US concerned over vulnerability of Pak nukes
Washington, May 4 (ANI): The United States is increasingly concerned about new vulnerabilities for Pakistan's nuclear arsenal, including the potential for militants to snatch a weapon in transport or to insert sympathizers into laboratories or fuel-production facilities in the aftermath of advance of the Taliban and al Qaeda figters within 60 km of Islamabad.
American officials emphasized that there was no reason to believe that the arsenal, most of which is south of the capital, Islamabad, faced an imminent threat, The New York Times reports.
President Barack Obama said last week that he remained confident that keeping the country's nuclear infrastructure secure was the top priority of Pakistan's armed forces. But the US does not know where all of Pakistani nuclear sites are located, and its concerns have intensified since the Taliban entered Buner.
The spread of the insurgency has left American officials less willing to accept blanket assurances from Pakistan that the weapons are safe.
Pakistani officials have continued to deflect US requests for more details about the location and security of the country's nuclear sites, American officials said.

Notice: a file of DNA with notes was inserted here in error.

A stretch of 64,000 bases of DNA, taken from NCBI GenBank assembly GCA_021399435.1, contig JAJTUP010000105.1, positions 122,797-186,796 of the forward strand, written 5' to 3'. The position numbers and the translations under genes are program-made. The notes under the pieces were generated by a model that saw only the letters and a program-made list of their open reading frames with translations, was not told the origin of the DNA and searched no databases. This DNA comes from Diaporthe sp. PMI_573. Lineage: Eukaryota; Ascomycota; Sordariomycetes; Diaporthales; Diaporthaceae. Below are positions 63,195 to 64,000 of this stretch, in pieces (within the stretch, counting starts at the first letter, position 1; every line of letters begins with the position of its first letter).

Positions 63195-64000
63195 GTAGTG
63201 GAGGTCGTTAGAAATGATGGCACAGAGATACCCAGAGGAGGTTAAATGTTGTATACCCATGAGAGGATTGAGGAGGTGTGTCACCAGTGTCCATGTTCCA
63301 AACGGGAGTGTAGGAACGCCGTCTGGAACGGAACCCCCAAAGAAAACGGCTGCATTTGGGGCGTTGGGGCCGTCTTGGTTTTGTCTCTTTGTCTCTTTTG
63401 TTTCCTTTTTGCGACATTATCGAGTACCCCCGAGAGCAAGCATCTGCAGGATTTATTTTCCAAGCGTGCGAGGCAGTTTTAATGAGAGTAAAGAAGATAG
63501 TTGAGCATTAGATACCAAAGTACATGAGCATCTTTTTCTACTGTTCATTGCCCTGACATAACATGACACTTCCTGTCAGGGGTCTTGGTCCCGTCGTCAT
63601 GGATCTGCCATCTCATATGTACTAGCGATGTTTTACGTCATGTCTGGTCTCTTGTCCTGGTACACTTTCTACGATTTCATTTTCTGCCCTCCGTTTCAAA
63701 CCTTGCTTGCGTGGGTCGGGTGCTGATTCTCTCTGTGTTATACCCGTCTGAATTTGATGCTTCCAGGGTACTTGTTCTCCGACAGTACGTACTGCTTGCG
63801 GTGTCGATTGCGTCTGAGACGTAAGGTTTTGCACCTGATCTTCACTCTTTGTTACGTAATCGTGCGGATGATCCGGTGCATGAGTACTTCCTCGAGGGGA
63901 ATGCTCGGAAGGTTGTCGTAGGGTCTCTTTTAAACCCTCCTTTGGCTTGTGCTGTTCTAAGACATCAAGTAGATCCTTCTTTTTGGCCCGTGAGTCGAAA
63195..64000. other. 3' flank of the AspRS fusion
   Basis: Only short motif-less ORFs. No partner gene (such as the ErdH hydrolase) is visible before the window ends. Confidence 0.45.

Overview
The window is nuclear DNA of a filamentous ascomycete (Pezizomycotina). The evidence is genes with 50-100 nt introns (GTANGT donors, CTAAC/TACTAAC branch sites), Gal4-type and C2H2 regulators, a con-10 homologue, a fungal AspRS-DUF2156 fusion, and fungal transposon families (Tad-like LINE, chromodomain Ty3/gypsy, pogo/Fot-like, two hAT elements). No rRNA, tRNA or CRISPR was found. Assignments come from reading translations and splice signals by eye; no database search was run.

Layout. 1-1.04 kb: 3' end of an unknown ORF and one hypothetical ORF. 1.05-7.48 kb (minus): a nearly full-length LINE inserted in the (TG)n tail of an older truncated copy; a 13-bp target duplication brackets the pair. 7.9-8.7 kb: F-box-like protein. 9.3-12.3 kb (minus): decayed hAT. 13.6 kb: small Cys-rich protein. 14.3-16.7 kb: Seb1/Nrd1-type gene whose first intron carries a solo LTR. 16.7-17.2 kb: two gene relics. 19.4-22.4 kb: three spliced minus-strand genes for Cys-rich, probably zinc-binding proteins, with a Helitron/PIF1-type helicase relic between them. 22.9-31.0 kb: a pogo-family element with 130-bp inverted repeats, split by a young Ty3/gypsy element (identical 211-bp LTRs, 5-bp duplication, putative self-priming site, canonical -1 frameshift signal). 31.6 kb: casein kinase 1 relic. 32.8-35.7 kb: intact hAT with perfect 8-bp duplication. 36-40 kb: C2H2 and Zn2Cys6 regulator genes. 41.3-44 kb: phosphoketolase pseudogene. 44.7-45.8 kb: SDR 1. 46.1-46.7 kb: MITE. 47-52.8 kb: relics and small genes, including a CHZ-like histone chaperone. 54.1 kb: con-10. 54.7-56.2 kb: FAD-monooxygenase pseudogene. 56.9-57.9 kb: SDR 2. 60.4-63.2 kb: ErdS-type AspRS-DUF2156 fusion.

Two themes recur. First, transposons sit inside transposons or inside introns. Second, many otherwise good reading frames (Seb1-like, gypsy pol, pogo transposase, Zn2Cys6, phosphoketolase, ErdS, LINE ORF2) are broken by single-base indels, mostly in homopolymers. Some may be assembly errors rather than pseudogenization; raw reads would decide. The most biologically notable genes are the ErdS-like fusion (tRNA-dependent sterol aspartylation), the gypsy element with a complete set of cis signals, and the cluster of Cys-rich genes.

Some of the Pakistani reluctance, they said, stemmed from longstanding concern that the United States might be tempted to seize or destroy Pakistan's arsenal if the insurgency appeared about to engulf areas near Pakistan's nuclear sites.
But they said the most senior American and Pakistani officials had not yet engaged on the issue, a process that may begin this week, with President Asif Ali Zardari scheduled to visit Obama in Washington on Wednesday.
"We are largely relying on assurances, the same assurances we have been hearing for years," said one senior official who was involved in the dialogue with Pakistan during the Bush years, and remains involved today. "The worse things get, the more strongly they hew to the line, 'Don't worry, we've got it under control.' "
In public, the administration has only hinted at those concerns, repeating the formulation that the Bush Administration used: that it has faith in the Pakistani Army, the NYT reports.
Zardari heads the country's National Command Authority, the mix of political, military and intelligence leaders responsible for its arsenal of 60 to 100 nuclear weapons. But in reality, his command and control over the weapons are considered tenuous at best; that power lies primarily in the hands of Army Chief General Ashfaq Parvez Kayani. (ANI)